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While reviewing Visual C++ codebase I found a following strange thing. A run-time assert (which is check the condition and throw an exception if the condition is violated) was used in a case when the condition could be evaluated at compile time:

assert( sizeof( SomeType ) == sizeof( SomeOtherType ) );

clearly the compiler will evaluate the condition and replace the code that will effectively be either

assert( true );

which does nothing or

assert( false );

which throws an exception every time control passes through that line.

IMO a compile-time assert should have be used instead for the following reasons:

  • it would expose the condition violation earlier - at compile time - and
  • it would let cleaner (thus faster and smaller) machine code be emitted

Looks like a compile-time assert is the only right thing. Is there any possible reason to prefer a run-time assert here?

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Looks like a WTF to me. –  egrunin Sep 7 '10 at 14:03
assert usually does not throw an exception but rather aborts the program. –  David Rodríguez - dribeas Sep 7 '10 at 14:47
As of yet, there is no standard compile-time assert. That fact is pretty important, especially in older code bases. –  Dennis Zickefoose Sep 7 '10 at 16:55
Specifically, VC6 has all sorts of special case code throughout the Boost libraries. If your code is now, or has ever been, compiled by VC6 (and one can probably assume this is true for much of MSs own source), at the very least BOOST_STATIC_ASSERT is probably right out of the question. –  Dennis Zickefoose Sep 7 '10 at 17:03
Most asserts() compile to null operations in release. They are only active in Debug (ie Test code). –  Loki Astari Sep 7 '10 at 17:20

2 Answers 2

up vote 15 down vote accepted

There's no reason to prefer a run-time assert here. You should prefer compile-time errors over run-time errors so there's never a reason, given the option between the two, to choose a run-time assert.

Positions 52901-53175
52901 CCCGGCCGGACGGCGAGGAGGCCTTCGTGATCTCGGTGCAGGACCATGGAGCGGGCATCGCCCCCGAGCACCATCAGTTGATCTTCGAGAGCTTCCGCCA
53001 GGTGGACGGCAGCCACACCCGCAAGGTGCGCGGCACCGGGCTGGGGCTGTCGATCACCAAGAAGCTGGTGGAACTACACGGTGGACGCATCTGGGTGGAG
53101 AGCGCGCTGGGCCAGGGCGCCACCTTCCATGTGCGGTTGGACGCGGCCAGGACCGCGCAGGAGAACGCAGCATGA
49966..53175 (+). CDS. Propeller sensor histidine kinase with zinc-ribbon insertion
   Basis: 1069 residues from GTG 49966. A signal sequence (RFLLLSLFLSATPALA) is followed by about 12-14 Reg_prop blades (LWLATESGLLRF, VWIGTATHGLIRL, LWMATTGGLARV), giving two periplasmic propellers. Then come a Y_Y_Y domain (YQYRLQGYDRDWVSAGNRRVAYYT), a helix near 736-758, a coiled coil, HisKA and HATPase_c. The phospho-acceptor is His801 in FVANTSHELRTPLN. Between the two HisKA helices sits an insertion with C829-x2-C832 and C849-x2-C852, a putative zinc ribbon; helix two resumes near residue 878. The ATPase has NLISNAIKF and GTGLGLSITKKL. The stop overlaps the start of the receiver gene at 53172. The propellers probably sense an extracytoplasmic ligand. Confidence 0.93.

However, if a static assert isn't an option (doesn't know the concept of a static assert, doesn't know how to make one and doesn't have one available, or knows how to make one but doesn't have the time to), a run-time assert is the next best thing.

With C++0x, the built-in static_assert feature should end all reason to use a run-time assert where a compile-time assert would work.

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We can't tell without context. In template code, some branches might be unreachable for some instantiations. A compile-time assert would be inappropriate, as that renders the entire function illformed. An assert(<type-dependent expression>) does not.


template <typename T> void foo(T t)
  if (t < 0) {
    assert(std::numeric_limits<T>::min() < 0);
    T u = t - std::numeric_limits<T>::min();

The assert cannot be converted to a static assert, even though the run-time assert never fails.

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Why can't it be made a static_assert? –  GManNickG Sep 7 '10 at 15:42
assert(std::numeric_limits<T>::min < 0); always fails, regardless of T. –  usta Sep 7 '10 at 15:58
@usta: are you commenting on the lack of a function call? @MSalters: I think you wanted min() –  Dennis Zickefoose Sep 7 '10 at 16:24
@Dennis Zickefoose Yes, I'm commenting on absence of (). With it added, that assert still can't be turned into static assert because std::numeric_limits<T>::min() is not (yet) a compile-time expression. –  usta Sep 7 '10 at 17:03
Fixed missing (). @Gman: because a static_assert would stop foo<unsigned int> from compiling. –  MSalters Sep 8 '10 at 8:01

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